Mark Bittman, the mastermind behind The New York Times’ “The Minimalist” column, recently wrote an article entitled, “Eating Food That’s Better for You, Organic or Not.” Bittman notes how the organic food sector has been thriving ever since the government began certifying as “organic” a little over 6 years ago but that many people mistakenly equate the designation “organic” with “healthy.” Certainly eating organic products does promote healthfulness and environmental stewardship in some capacities,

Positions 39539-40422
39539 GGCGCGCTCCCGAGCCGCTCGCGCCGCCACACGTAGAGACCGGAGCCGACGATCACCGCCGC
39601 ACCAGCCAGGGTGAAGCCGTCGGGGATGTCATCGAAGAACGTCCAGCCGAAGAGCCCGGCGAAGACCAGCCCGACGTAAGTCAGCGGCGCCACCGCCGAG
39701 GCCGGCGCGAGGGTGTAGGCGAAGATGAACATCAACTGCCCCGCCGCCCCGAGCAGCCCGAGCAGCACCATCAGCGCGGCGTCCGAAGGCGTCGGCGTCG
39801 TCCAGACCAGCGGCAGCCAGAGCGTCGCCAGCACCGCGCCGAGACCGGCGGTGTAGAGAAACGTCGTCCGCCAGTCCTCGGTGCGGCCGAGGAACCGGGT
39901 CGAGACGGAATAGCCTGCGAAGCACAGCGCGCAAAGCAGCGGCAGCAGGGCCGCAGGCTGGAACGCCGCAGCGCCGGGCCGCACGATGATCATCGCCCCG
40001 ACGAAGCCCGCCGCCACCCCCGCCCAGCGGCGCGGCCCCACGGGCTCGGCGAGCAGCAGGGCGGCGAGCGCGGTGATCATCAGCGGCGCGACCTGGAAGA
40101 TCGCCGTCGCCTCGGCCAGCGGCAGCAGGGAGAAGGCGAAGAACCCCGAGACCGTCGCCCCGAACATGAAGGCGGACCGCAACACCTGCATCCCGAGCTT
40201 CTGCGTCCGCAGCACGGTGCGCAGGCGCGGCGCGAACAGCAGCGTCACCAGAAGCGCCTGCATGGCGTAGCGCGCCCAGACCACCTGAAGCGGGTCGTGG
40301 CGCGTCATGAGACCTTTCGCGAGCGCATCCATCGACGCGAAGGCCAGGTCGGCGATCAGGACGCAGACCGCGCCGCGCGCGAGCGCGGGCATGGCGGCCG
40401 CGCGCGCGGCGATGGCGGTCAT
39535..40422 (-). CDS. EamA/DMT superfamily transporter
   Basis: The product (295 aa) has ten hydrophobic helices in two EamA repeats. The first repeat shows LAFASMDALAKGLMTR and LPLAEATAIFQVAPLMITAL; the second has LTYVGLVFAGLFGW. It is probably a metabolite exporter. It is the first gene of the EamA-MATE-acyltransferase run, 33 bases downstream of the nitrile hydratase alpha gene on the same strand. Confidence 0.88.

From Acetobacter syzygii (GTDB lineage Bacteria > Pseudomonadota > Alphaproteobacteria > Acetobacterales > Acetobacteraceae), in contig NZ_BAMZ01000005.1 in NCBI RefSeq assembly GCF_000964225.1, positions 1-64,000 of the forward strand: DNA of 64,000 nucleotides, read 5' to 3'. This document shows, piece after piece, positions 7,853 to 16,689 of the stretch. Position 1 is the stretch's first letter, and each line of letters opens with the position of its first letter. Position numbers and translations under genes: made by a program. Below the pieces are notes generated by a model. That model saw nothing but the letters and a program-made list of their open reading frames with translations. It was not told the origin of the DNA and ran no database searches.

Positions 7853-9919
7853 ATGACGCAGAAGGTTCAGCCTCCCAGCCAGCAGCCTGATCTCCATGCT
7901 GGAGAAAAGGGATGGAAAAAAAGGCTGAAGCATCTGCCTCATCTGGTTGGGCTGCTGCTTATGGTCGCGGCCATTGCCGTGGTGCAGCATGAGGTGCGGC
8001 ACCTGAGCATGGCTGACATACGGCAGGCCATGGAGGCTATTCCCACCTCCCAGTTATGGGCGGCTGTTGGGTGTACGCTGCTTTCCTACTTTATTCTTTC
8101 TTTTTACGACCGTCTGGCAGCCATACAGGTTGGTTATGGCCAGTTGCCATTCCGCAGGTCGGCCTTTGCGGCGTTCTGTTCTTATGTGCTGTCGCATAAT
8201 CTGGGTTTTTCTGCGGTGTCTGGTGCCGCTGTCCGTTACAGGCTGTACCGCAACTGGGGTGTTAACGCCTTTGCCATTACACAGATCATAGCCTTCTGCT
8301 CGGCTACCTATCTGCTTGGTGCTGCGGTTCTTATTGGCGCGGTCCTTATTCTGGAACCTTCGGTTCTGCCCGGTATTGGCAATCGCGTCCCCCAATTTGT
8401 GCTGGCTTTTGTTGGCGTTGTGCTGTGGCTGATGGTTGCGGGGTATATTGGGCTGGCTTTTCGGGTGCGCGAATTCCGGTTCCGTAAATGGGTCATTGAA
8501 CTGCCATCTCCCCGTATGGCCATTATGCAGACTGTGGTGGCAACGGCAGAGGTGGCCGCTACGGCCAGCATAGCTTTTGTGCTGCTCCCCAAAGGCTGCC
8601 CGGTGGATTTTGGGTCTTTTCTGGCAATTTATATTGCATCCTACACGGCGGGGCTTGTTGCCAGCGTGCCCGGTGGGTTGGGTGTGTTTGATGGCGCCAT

“But the questions remain over how we eat in general. It may feel better to eat an organic Oreo than a conventional Oreo, but, says Marion Nestle, a professor at New York University’s department of nutrition, food studies and public health, “Organic junk food is still junk food.”
Bittman encourages consumers to not reach for any product labeled organic and fool ourselves into thinking we are doing our bodies a favor but to be conscious eaters, “eating food that’s better for you, organic or not.”
Mark Bittman is also the author of several cookbooks, most recently Food Matters: A Guide to Conscious Eating.